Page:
I am going to say something controversial today. Ready?
Food is not everything.
Yup, you heard me right. What do I mean exactly? Let me explain.
Have you ever felt overwhelmed with all the different dietary advice there is? On my blog alone, you will find plenty of explanations on how to choose and cook your food so that it’s the most effective at improving your health.
You need to make sure your dairy comes from grass-fed animals, not grain-fed. Your grains need to be soaked and sprouted before you eat them. You need to ferment some foods to get the most of their probiotic content. You need to include enough of omega-3 fatty acids in your diet. You need to choose chocolate with the best antioxidant score or better yet, make your own chocolate from scratch. You need to be using grade B maple syrup, not grade A. You need to avoid white sugar like a plague. You need to supplement with cod liver oil every single day. You need to eat enough starches but not too many. You need to do this and that.
Is all of that above really so important? No. You don’t need to follow all of my advice to feel better. I’d much rather you understood how all of those things affect your body rather than just blindly do the same as I do. Not everything works for everyone. And that’s ok. Drowning yourself in new information and trying to implement all of that at once is going to backfire for sure. And similarly, some things that I do not do are going to be what’s best for you. That’s just how bodies work. Each one is different.
Let’s look at a specific example – something that happened to me a few years back.
I was having problems with frequent urination. I would go to the toilet 15 to 20 times a day and the urine was always crystal clear. I was anxious, had low energy and low body temperature, got headaches easily, and could hardly sleep. My thinking was not clear. I had no idea what caused my condition. I would try to eat more whole grains and other carbs, hoping that it would give me more energy to function. It didn’t really work.
It turned out that my problems were a symptom of low salt levels, a condition called hyponatremia. The hyponatremia had been affecting all of my bodily functions and if left untreated, could have caused much more serious damage. This condition is prevalent in people with low metabolic rate (everything always goes back to metabolism, doesn’t it?).
So what do you do to fix that? You eat more salt. This is a very simple solution, you just need to know what is causing your ailment. In case of health issues like these, you need to treat the specific nutrient deficiency. The rest is just details that aren’t the most important at the moment. In my case, eating grass-fed dairy, fresh fruits and veggies, soaking grains had absolutely no effect on my wellbeing. Foods that are full of nutrients like vegetables and fruit were actually worsening my condition. I might have even made it even worse if I were to listen to mainstream dietary experts telling me to drink 10 glasses of water a day and avoid any salt intake whatsoever. Instead, going to a fast food place and ordering a big plate of fries would become my cure. Ironic, isn’t it?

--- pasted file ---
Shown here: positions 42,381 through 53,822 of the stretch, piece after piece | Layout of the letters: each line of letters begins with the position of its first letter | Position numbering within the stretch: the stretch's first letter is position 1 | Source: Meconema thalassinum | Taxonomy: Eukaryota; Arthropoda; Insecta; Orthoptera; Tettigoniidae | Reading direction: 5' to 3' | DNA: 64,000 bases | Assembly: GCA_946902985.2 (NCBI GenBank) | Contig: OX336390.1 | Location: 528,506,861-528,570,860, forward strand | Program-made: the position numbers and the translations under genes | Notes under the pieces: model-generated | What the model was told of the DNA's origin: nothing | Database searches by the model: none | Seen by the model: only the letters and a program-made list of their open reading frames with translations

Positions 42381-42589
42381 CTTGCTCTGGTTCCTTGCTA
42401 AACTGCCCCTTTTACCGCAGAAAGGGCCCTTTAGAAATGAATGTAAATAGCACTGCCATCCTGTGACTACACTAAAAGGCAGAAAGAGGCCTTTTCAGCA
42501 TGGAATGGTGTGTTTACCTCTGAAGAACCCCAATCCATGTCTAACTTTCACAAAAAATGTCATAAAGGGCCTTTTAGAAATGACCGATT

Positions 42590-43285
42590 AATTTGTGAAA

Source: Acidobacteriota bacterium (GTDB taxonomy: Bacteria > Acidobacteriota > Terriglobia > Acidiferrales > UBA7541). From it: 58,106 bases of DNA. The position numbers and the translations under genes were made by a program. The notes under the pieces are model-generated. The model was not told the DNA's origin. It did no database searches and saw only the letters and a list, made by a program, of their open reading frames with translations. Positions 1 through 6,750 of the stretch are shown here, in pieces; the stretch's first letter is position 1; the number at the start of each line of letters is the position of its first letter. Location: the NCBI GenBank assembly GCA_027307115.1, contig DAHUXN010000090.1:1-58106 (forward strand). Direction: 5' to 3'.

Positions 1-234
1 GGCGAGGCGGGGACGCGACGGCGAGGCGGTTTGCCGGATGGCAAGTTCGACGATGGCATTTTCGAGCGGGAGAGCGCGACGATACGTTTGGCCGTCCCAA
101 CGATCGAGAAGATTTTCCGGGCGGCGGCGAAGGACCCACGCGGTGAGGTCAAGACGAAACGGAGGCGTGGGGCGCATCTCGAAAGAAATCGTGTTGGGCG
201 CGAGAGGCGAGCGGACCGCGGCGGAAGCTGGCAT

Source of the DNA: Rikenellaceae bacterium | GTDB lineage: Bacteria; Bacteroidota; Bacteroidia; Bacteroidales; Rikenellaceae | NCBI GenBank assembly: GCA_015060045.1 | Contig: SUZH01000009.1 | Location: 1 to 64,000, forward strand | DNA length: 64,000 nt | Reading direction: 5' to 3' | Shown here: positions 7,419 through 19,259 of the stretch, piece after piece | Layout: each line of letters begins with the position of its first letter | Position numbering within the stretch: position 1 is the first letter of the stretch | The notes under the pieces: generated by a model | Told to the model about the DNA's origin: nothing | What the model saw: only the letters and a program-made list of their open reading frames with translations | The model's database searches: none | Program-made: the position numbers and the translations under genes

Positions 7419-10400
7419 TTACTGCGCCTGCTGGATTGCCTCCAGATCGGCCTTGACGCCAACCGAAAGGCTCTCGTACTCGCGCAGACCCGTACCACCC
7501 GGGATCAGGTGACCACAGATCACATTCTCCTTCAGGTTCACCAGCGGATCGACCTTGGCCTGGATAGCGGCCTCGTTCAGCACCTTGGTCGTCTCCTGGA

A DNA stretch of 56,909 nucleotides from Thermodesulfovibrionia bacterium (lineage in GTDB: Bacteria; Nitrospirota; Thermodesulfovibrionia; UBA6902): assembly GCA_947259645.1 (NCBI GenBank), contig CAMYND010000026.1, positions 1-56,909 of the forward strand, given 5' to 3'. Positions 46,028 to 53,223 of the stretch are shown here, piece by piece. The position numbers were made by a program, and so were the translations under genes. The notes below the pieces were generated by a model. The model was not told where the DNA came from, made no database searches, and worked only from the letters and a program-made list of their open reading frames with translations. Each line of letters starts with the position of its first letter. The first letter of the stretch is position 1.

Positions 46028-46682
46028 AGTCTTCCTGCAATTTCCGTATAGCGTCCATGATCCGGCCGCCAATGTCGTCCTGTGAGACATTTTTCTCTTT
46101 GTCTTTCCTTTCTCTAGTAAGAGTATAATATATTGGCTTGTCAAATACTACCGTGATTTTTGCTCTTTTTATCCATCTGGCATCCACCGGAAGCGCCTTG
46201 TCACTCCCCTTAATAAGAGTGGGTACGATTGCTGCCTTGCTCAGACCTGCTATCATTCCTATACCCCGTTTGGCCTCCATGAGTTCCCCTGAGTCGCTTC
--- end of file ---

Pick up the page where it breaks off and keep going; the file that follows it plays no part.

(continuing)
I try to laugh about it now but back then, I felt devastated. It was like all my personal beliefs got challenged all at once and defeated by a McDonald’s joint. Up to that point, I was convinced that eating whole foods is all it takes to become healthy (well, not exactly all but you know what I mean). I was running a blog about nutrition and I was telling people to watch what they eat. What if I unknowingly made someone’s condition worse? That thought still haunts me at night sometimes.
That experience solidified my belief that no nutrients are better than the others. They exist in food so that we can ingest and absorb them. Cutting one nutrient out of your diet completely is never a good idea. So is blindly listening to me or any other health experts because you never know how your body is going to react.
Sure, eating quality foods is important but you need to learn how to prioritize and figure out what issues are you having and what is causing them. Experiment with different meals and watch your body’s response. You never know, sometimes a burger is all you need to feel better. And you won’t that find that advice anywhere in the media, I promise you.
Also, improving your general lifestyle habits is just as important, if not more important, as proper nutrition. You won’t get better if you don’t sleep at night. Here are the big three habits that I always say should be on your radar:
- Maintaining body temperature of at least 98.6 degrees and keeping your hands and feet warm throughout the day.
- Quality uninterrupted sleep of at least 8 hours each day.
- Daily bowel movements that don’t cause you strain and are properly formed.
There are more things I could add to this list, but I feel like those three are the most vital.
Being healthy is a long-term commitment. It can’t be achieved with just food, you need to be healthy in other areas of your life too. So instead of worrying about keeping up with all the latest nutritional advice, focus on the big picture. Focus on yourself and prioritize what makes you feel your best self.